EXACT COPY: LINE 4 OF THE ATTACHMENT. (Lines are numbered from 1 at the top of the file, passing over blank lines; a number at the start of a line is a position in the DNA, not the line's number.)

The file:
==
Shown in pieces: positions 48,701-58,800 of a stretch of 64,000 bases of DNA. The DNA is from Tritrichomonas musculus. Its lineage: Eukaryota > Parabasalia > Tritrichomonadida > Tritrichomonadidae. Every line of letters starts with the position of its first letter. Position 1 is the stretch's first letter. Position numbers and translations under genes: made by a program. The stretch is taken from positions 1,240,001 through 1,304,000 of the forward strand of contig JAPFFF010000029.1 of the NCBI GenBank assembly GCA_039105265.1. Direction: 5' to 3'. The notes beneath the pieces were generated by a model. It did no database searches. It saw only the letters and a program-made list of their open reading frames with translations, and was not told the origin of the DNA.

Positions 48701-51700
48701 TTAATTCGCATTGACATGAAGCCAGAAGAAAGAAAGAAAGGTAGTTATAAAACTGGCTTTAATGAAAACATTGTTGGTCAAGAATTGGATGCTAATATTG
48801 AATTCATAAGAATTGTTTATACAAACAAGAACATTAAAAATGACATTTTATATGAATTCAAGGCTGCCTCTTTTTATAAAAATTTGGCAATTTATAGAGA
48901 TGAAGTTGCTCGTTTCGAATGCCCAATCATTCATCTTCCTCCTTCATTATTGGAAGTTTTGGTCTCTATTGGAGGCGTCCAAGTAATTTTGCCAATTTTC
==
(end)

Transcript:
48801 AATTCATAAGAATTGTTTATACAAACAAGAACATTAAAAATGACATTTTATATGAATTCAAGGCTGCCTCTTTTTATAAAAATTTGGCAATTTATAGAGA